The 2005 Second Life Game Developer Contest, intended to generate positive PR and fun new in-game content, appears to have generated some serious controversy as well. Jeffrey Gomez, the contest winner, recently discovered that a system-wide software patch had rendered his 1st place entry non-functional.
Linden Lab has argued that Gomez could have used their test servers to identify and troubleshoot the problem before it was too late. Gomez has responded that he (and other users) shouldn’t be forced to adopt a patch before they are good and ready.
I chatted with my friend Sameer Ajmani, PhD graduate of MIT’s computer science program (and a systems specialist) about this debate. His words:
It can be very difficult to enable users running different versions to coexist in a game. But even if they could coexist, this would force users to choose between features of the different versions. Most MMOGs require that users upgrade to the latest version specifically to avoid this problem. However, since Second Life depends on its users for content, Linden Labs ought to make every effort to make API changes backwards-compatible. If users have no guarantee that their content will work after the next upgrade, then they will be demotivated to create new things.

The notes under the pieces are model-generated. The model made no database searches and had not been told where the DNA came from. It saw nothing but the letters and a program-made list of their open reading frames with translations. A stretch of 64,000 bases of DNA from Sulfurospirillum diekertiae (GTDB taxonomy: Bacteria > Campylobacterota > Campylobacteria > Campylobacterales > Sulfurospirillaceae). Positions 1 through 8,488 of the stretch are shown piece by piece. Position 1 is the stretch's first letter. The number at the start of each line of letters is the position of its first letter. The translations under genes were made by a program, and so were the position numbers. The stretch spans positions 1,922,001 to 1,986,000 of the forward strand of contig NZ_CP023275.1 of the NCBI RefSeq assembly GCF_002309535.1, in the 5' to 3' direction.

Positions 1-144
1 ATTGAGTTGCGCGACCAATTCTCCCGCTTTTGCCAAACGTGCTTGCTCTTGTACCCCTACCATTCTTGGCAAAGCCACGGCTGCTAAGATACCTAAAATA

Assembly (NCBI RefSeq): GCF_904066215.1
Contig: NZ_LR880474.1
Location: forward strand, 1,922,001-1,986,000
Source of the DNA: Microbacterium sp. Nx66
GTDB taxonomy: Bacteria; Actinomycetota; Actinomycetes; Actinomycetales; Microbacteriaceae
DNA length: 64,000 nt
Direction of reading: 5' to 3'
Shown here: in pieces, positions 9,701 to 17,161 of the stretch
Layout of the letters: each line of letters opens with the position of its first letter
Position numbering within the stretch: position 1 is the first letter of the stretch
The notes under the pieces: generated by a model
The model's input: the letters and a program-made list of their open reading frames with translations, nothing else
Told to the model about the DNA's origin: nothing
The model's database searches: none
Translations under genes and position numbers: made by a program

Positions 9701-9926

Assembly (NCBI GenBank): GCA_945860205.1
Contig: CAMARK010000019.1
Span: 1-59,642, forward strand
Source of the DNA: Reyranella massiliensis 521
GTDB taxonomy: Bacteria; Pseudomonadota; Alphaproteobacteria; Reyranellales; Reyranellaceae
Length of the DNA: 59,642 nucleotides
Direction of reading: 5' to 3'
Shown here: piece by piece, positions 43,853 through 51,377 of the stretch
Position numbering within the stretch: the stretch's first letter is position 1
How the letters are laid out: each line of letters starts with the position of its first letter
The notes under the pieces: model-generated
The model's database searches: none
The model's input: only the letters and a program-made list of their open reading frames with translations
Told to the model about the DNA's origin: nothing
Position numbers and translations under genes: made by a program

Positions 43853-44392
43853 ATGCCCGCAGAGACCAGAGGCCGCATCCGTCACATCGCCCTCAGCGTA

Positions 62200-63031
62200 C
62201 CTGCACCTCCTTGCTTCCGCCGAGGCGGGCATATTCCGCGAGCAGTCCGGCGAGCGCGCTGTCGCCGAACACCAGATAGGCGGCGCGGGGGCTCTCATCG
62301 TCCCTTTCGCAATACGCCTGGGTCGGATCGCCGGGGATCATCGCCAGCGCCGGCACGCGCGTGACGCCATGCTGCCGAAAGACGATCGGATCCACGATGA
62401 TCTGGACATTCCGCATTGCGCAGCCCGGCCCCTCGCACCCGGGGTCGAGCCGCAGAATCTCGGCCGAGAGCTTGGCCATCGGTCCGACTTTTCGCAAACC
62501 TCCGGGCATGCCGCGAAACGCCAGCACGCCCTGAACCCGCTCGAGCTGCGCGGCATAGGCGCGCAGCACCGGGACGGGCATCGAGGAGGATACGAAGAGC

Someone who makes content for Second Life doesn’t necessarily want to maintain it for the rest of their (real) lives. Users don’t have the same persistent (and/or consistent) committment to a game that the game’s developers do. If users can’t be certain that their efforts will retain value for a significant period of time, without significant upkeep, their motivation to produce will diminish. A business that is reliant upon user-generated content cannot afford this.
PS. While we’re on the subject, check out this cool business simulation Second Life competition. The Apprentice meets MMOG. 🙂